What is Python? Python Programming for Beginners. - Ellipsis Education

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What is Python? Python Programming for Beginners.

September 30, 2021

Justis Gipson
Junior Developer

Katie Baird
Sr. Content Marketing Specialist

“There should be one— and preferably only

one —obvious way to do it.”

— from Zen of Python

Python is a growing programming language that is typically used in automation, data analysis, and web development. It was created in the Netherlands during the late 1980s by Guido van Rossum. It first appeared February 20th 1991 as Python 0.9.0., but now, in 2021, Python is in version 3.0. 

Since 2003, Python has consistently ranked in the top ten programming languages. As of September 2021, it was the second most popular programming language behind Java. It also won programming language of the year (for highest rise in ratings in a single year) in 2007, 2010, 2018 & 2020, the only language to win four times.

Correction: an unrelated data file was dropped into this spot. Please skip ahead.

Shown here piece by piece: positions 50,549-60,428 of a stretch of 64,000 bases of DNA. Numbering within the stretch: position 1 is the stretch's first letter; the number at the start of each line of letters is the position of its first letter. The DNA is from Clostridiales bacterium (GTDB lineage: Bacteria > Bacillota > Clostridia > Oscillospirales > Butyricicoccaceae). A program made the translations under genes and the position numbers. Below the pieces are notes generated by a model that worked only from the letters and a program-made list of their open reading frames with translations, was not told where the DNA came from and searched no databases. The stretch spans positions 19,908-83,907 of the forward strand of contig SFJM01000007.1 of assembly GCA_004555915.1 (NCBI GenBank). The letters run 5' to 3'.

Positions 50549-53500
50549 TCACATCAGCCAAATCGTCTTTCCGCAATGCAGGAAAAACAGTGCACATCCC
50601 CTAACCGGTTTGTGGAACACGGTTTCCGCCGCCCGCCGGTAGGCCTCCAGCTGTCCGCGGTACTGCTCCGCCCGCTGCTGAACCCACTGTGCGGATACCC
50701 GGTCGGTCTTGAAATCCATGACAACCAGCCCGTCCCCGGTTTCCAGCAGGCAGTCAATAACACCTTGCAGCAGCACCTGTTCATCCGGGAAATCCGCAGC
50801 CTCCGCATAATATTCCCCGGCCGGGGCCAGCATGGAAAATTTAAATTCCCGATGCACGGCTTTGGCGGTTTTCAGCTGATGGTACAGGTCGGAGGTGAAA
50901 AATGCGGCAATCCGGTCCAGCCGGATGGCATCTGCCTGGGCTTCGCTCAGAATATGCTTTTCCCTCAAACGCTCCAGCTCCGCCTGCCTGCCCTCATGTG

This popular and professionally applicable language will help students advance in their computer science journeys. Let’s dive deeper into the characteristics, syntax, and educational applications of Python. 

Characteristics of Python

Just about every company uses Python in some capacity, including Google, Facebook, Amazon, NASA, CERN, Instagram, and Spotify. This is for good reason; the design philosophy of Python emphasizes readability by using varied levels of indentation. This makes it easy to learn python for beginners and professionals alike. Some characteristics of Python are that it’s:

The name “Python” includes pop culture references; the language got its name from the British comedy group Monty Python, who Guido van Rossum said he enjoyed while developing the language. There are numerous references to Monty Python in the code and culture surrounding Python. Traditionally in most programming language’s documentation, you’ll encounter metasyntactic variables (placeholder words) like “foo” and “bar”, but in Python’s docs you’ll see “spam” and “eggs” used instead.